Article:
Dancing Rabbit has many homes made from repurposed structures. This home was made from an old school bus.

The tight-knit, trust-dependent community works toward a central goal — a reduction of their collective carbon footprint. One way that Dancing Rabbit reduces this is through vehicle sharing. Many members of the community own bikes, but they also share several fuel-efficient vehicles for longer trips. On average, a member of the Ecovillage drives 911 miles per year, compared with the 6500 miles the average American drives. Additionally, some members alter their diets in order to preserve resources. Thomas, whose last name the ecovillage would not disclose due to their strict no last names policy, is a Rabbit who serves as a tour guide and eats a vegan diet because of the excessive resources required for the production of meat. 

Some Rabbits grow their own vegetables, and everyone composts their kitchen scraps to make fertilizer for crops,” Thomas said. “I chose to remove animal products from my diet because of the greater amount of land and water required for meat calories compared to plant calories.”


The impact of vehicle sharing and alternative eating is noticeable. Brooke Jones, a student at the University of North Texas, performed her master’s thesis research at Dancing Rabbit Ecovillage. After measuring and comparing Dancing Rabbit’s carbon footprint with the rest of America, Jones’ report concluded, “the average Rabbit has a carbon footprint that is 53 percent less than the average American.”

This data shows that the sustainable solutions that Dancing Rabbit Ecovillage has implemented are making an impact. If other communities adopted a few of the principles the Rabbits follow, the reports would likely begin to extend our liveable years on Earth. Many people don’t know that such a community exists less than an hour from Kirksville, but a few have experienced a taste of the Ecovillage.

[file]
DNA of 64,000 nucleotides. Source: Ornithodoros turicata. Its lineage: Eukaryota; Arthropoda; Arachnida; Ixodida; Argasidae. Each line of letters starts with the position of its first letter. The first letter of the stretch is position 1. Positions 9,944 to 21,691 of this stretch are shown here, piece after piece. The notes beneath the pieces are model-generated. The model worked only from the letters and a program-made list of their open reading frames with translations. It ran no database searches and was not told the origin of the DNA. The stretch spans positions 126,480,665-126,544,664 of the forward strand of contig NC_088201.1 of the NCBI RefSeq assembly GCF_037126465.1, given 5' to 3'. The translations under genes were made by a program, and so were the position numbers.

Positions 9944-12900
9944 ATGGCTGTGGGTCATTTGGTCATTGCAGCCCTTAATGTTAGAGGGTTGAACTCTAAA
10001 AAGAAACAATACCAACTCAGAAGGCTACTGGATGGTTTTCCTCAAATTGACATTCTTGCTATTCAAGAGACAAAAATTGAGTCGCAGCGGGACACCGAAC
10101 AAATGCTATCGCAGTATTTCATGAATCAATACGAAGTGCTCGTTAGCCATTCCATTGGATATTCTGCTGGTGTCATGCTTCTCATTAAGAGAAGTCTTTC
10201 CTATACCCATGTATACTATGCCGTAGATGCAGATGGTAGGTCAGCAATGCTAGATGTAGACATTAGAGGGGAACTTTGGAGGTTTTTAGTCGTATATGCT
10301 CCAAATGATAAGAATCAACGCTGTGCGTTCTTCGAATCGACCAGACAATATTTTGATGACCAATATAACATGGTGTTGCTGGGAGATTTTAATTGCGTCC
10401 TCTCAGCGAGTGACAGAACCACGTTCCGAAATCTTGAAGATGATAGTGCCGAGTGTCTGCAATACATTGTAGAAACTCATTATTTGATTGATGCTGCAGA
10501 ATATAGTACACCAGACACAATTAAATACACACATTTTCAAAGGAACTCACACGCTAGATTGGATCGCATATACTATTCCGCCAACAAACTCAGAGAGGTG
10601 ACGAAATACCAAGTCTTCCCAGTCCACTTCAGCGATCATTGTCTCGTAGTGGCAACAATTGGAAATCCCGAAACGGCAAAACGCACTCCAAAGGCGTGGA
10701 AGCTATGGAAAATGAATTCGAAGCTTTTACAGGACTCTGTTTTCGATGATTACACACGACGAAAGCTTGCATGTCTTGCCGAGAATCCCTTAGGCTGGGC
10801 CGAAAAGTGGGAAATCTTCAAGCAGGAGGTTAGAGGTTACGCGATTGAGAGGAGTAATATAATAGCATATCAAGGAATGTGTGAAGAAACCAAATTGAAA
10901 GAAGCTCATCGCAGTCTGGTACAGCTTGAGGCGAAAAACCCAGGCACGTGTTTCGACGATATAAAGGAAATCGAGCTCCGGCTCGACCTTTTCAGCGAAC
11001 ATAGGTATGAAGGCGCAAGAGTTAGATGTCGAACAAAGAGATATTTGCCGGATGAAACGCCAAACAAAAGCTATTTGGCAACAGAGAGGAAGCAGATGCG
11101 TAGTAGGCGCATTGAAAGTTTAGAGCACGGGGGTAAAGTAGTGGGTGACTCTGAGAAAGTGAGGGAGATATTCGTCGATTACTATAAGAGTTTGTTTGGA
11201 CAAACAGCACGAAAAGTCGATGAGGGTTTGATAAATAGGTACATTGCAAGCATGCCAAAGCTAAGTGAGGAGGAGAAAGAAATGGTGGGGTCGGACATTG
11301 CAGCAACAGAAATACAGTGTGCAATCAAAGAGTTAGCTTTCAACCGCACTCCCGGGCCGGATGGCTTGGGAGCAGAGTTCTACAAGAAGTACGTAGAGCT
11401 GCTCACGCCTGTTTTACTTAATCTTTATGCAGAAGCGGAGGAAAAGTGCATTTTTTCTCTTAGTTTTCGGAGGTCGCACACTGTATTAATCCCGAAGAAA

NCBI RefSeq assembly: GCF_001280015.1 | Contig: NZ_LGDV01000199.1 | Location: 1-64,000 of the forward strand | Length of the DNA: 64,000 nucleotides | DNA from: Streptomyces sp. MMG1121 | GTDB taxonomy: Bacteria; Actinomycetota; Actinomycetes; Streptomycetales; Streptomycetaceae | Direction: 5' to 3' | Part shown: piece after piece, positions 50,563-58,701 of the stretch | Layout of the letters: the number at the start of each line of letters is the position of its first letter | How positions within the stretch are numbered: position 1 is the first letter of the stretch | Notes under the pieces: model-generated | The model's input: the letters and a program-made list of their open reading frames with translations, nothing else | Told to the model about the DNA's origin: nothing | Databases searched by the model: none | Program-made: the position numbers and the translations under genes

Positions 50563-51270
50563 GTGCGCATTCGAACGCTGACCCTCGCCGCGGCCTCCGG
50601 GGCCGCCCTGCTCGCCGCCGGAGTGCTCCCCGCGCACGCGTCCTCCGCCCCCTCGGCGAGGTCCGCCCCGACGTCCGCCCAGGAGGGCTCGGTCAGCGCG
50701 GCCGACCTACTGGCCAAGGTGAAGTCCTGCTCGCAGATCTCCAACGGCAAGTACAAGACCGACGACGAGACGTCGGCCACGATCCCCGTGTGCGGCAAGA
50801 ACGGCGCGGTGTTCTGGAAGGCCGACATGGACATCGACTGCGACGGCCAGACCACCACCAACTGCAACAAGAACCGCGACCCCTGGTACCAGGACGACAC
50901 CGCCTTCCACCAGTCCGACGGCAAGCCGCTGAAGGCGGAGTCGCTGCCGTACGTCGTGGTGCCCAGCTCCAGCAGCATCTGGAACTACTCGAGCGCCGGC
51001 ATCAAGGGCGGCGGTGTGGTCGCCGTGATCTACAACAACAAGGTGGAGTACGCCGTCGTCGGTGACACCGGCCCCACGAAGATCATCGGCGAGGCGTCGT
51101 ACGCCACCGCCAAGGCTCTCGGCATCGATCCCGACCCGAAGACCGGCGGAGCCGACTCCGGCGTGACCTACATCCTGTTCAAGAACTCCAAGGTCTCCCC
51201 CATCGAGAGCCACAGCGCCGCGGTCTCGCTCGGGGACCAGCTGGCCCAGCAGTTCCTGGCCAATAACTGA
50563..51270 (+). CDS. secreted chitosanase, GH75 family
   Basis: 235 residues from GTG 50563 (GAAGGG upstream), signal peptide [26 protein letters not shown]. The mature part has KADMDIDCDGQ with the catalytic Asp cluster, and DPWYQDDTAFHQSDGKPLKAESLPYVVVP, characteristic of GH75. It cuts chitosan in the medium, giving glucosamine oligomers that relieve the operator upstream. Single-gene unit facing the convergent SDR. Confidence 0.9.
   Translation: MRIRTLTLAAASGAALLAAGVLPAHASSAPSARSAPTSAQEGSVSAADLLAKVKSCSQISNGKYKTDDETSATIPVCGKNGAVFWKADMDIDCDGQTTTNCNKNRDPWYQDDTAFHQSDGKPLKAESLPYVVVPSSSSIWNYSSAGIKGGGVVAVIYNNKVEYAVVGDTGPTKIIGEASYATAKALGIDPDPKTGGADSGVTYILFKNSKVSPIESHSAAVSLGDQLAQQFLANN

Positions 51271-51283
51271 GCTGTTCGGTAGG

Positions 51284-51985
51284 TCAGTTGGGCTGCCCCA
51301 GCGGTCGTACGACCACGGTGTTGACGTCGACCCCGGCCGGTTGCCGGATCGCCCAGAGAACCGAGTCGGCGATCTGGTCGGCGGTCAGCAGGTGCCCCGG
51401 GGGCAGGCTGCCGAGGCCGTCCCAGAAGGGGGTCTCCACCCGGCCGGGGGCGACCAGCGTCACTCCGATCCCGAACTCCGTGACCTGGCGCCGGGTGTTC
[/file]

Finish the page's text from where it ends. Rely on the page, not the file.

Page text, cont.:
This is the inside of a home within the ecovillage. It reflects the minimalistic and environmentally conscious lifestyles the people in the village try to lead.

Brandon Bethel, a graduate accounting student at Truman State University, attended one of the Thursday pizza nights that Dancing Rabbit hosts at their restaurant, the Milkweed Mercantile. Bethel first learned about the Ecovillage through a faculty member at Truman and chose to explore it with some friends.

“People there were super welcoming and enjoyed teaching people about what the community stands for and their individual backgrounds,” Bethel said. “They also have a great bar and homemade food. I would highly recommend students to go. It is a little outside of some people’s comfort zone, but completely worth the experience.”

There are many ways to get involved with Dancing Rabbit Ecovillage. Anyone can schedule a visit or attend one of their open visit days on the second and fourth Saturdays of the month, April through October. If someone isn’t ready to commit to the full Dancing Rabbit experience, they can visit their website which has videos and more information about the day to day activities of the Rabbits.

If you’d like to hear Anna talk about her experience writing this story listen to her on our podcast!